Zimbra continues to plow ahead of the competition with its browser-based collaboration suite. Today the company launched Zimbra Collaboration Suite (ZCS) 4.0, adding Zimbra Documents, a wiki-like document editor, support for mobile devices and new administration features.
Zimbra Documents uses the company's ALE (AJAX Linking and Embedding) technology or embedding rich content into an editable document that can be shared, published, and edited within a browser environment. Documents can be nested inside of other documents. ALE is extensible--users can add their own customer editors, which simply generate HTML or XHTML code. Zimbra has a basic speadsheet editor, which lacks charting and pivot tables. Dietzen said it would be a safe bet that Zimbra will add a presentation program as part of its growing collaboration suite.
Zimbra Documents allows for ad hoc collaboration--users can share pages, invite other users, set parameters (such as read-only, edit, add, remove, accept, decline)--and takes advantage of Zimlet mashups and search. However, unlike a wiki Zimbra Documents doesn't yet support version history. Zimbra CTO Scott Dietzen said that feature is slated for the next release.
"Wiki's appeal to a techie audience," Dietzen said. "We are targeting a class of userswho may not be comfortable with most sophisticated features. A challenge for wikis is that they are localized to special group function. We have a way to deliver sharing via email and ad hoc collaboration." Zimbra's integration of applications, such as spreadsheet and document editors, with more email, calendaring and mashups is a more integrated approach than JotSpot, which has a set of collaborative, customizable applications built on a wiki foundation.
Zimbra includes a spreadsheet, which can be embedded in Zimbra Documents, edited in place and shared
ZCS 4.0 also have improved the mobile aspects of the suite with over the air, native continuous synchronization of messaging, calendaring, and contacts across a wide range of mobile devices and platforms, including Windows Mobile, Palm and Symbian. Zimbra Mobile Blackberry support is via a third-party. Zimbra Mobile is priced starting $500 for up to 50 users.
ZCS 4.0 also has a new skinning package. According to Dietzen, skins can be created and deployed on the server in less than 30 minutes. Users have control over colors and fonts, as well as some of the page real estate. Dietzen also said the ZCS 4.0 is the first AJAX applications with full keyboard navigation.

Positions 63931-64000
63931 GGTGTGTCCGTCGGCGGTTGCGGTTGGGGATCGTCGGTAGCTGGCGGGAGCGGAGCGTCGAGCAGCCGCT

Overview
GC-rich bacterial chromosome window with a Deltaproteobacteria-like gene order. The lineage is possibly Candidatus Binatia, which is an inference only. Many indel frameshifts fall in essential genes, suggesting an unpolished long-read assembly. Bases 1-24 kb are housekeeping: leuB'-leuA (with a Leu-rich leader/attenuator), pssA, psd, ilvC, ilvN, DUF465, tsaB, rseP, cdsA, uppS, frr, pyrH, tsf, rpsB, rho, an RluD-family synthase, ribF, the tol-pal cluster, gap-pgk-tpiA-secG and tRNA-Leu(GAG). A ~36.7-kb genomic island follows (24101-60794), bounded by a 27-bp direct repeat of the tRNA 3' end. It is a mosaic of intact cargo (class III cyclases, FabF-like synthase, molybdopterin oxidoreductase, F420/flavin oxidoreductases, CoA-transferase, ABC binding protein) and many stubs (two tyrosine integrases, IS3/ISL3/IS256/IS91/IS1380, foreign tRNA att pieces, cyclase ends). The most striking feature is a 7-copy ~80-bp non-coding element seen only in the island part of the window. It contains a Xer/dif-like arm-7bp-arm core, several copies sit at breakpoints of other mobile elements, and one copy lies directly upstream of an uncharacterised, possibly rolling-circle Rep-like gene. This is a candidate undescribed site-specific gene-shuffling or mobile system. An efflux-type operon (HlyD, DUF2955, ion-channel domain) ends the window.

Since its launch last year, Zimbra has garnered about 200 customers and "north of a million" seats, Dietzen said. However, outside of a 100,000 seat deal with H&R Block, the customers are of the SMB variety. Zimbra is trying to expand its customers base by going after ISPs who don't want to build a collaboration suite for customers from the ground up. So far, Zimbra has signed up Orolix in Brazil and Tata Indicom in India, as well as some hosted SaaS providers, such as Contegix. In addition, Zimbra affiliates, such as ISPs, can serve ads via a Zimlet and customize the skin in a few areas.
"We aspire to be the leader, the de facto open source collaboration suite, the Linux or Apache in our space," Dietzen said. "We can’t restrict ourselves to any space. As long as we build enough flexibility into the architecture and harness the community, we think we can have result like Linux and Apache."
That statement of intent may be apply for Zimbra as open source platform, but it's more accurate to say that Zimbra wants to be for Web collaboration what Red Hat is to Linux--the major alternative to Microsoft Exchange and SharePoint. Zimbra will start to run into Microsoft's Web-based Office Live, and potentially Google could decide to expand its email/calendaring/presence platform into a more full-featured collaboration suite. Zimbra's open source roots and the leadership the company has shown so far in developing a so-called next generation, AJAXed browser-based application are advantages, but the company will has to scale fast in gaining customers and community support for its open source project to keep from being a footnote in computing history.
"There are some intellectual property issues and some business issues," Dietzen said. "We have to ship a standalone, usable product. Open source zealots are comfortable with for cross-mailbox search--they tend not to worry about SOX compliance, but that’s the artful balance for anyone trying to develop a network model where all code is not available in open source."